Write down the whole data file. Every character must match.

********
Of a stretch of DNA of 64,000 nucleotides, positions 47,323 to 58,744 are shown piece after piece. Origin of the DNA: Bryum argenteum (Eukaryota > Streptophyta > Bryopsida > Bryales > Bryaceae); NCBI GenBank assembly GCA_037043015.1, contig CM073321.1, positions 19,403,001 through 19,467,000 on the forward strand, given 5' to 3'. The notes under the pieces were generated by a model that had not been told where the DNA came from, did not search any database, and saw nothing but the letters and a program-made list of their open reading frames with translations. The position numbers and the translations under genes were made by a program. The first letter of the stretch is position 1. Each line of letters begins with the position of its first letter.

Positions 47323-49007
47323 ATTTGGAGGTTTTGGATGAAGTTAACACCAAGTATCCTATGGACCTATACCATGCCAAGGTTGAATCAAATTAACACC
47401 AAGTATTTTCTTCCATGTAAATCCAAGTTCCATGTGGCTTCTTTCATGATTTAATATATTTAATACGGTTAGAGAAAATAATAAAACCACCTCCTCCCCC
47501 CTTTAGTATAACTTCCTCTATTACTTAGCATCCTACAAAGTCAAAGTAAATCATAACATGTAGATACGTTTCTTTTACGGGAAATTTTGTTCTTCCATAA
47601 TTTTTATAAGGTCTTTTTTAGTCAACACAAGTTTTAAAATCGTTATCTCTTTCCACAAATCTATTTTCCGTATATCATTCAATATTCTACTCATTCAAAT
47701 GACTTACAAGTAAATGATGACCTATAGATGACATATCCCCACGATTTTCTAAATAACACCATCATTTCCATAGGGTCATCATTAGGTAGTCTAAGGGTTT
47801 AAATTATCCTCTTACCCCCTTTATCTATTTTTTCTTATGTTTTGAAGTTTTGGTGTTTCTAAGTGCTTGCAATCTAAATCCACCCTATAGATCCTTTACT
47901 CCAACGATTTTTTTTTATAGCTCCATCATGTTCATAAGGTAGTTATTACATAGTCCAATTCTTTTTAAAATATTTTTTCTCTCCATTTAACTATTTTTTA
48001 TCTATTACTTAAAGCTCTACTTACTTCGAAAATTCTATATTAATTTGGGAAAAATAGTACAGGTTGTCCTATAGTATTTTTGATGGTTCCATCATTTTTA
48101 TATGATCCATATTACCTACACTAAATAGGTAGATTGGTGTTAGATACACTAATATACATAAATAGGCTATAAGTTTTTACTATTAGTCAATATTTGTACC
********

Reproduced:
Of a stretch of DNA of 64,000 nucleotides, positions 47,323 to 58,744 are shown piece after piece. Origin of the DNA: Bryum argenteum (Eukaryota > Streptophyta > Bryopsida > Bryales > Bryaceae); NCBI GenBank assembly GCA_037043015.1, contig CM073321.1, positions 19,403,001 through 19,467,000 on the forward strand, given 5' to 3'. The notes under the pieces were generated by a model that had not been told where the DNA came from, did not search any database, and saw nothing but the letters and a program-made list of their open reading frames with translations. The position numbers and the translations under genes were made by a program. The first letter of the stretch is position 1. Each line of letters begins with the position of its first letter.

Positions 47323-49007
47323 ATTTGGAGGTTTTGGATGAAGTTAACACCAAGTATCCTATGGACCTATACCATGCCAAGGTTGAATCAAATTAACACC
47401 AAGTATTTTCTTCCATGTAAATCCAAGTTCCATGTGGCTTCTTTCATGATTTAATATATTTAATACGGTTAGAGAAAATAATAAAACCACCTCCTCCCCC
47501 CTTTAGTATAACTTCCTCTATTACTTAGCATCCTACAAAGTCAAAGTAAATCATAACATGTAGATACGTTTCTTTTACGGGAAATTTTGTTCTTCCATAA
47601 TTTTTATAAGGTCTTTTTTAGTCAACACAAGTTTTAAAATCGTTATCTCTTTCCACAAATCTATTTTCCGTATATCATTCAATATTCTACTCATTCAAAT
47701 GACTTACAAGTAAATGATGACCTATAGATGACATATCCCCACGATTTTCTAAATAACACCATCATTTCCATAGGGTCATCATTAGGTAGTCTAAGGGTTT
47801 AAATTATCCTCTTACCCCCTTTATCTATTTTTTCTTATGTTTTGAAGTTTTGGTGTTTCTAAGTGCTTGCAATCTAAATCCACCCTATAGATCCTTTACT
47901 CCAACGATTTTTTTTTATAGCTCCATCATGTTCATAAGGTAGTTATTACATAGTCCAATTCTTTTTAAAATATTTTTTCTCTCCATTTAACTATTTTTTA
48001 TCTATTACTTAAAGCTCTACTTACTTCGAAAATTCTATATTAATTTGGGAAAAATAGTACAGGTTGTCCTATAGTATTTTTGATGGTTCCATCATTTTTA
48101 TATGATCCATATTACCTACACTAAATAGGTAGATTGGTGTTAGATACACTAATATACATAAATAGGCTATAAGTTTTTACTATTAGTCAATATTTGTACC